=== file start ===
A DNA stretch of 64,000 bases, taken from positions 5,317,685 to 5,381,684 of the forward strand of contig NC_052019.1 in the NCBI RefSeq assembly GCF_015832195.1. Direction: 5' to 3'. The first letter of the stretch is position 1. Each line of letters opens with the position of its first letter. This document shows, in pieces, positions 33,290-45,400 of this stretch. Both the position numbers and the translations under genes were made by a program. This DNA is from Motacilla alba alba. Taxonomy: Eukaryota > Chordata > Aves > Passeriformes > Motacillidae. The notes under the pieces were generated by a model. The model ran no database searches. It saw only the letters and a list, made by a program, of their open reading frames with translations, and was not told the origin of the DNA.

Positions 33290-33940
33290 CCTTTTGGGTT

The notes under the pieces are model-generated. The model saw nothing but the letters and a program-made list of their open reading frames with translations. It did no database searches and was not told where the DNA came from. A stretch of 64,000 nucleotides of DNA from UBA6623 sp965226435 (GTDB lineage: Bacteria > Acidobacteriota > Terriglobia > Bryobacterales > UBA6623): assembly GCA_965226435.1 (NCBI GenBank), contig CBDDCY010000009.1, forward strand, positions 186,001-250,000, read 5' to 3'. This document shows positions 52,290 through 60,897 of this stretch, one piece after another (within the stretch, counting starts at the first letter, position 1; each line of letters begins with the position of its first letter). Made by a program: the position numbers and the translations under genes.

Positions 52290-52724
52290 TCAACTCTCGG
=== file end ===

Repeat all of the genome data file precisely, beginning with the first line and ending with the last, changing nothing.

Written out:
A DNA stretch of 64,000 bases, taken from positions 5,317,685 to 5,381,684 of the forward strand of contig NC_052019.1 in the NCBI RefSeq assembly GCF_015832195.1. Direction: 5' to 3'. The first letter of the stretch is position 1. Each line of letters opens with the position of its first letter. This document shows, in pieces, positions 33,290-45,400 of this stretch. Both the position numbers and the translations under genes were made by a program. This DNA is from Motacilla alba alba. Taxonomy: Eukaryota > Chordata > Aves > Passeriformes > Motacillidae. The notes under the pieces were generated by a model. The model ran no database searches. It saw only the letters and a list, made by a program, of their open reading frames with translations, and was not told the origin of the DNA.

Positions 33290-33940
33290 CCTTTTGGGTT

The notes under the pieces are model-generated. The model saw nothing but the letters and a program-made list of their open reading frames with translations. It did no database searches and was not told where the DNA came from. A stretch of 64,000 nucleotides of DNA from UBA6623 sp965226435 (GTDB lineage: Bacteria > Acidobacteriota > Terriglobia > Bryobacterales > UBA6623): assembly GCA_965226435.1 (NCBI GenBank), contig CBDDCY010000009.1, forward strand, positions 186,001-250,000, read 5' to 3'. This document shows positions 52,290 through 60,897 of this stretch, one piece after another (within the stretch, counting starts at the first letter, position 1; each line of letters begins with the position of its first letter). Made by a program: the position numbers and the translations under genes.

Positions 52290-52724
52290 TCAACTCTCGG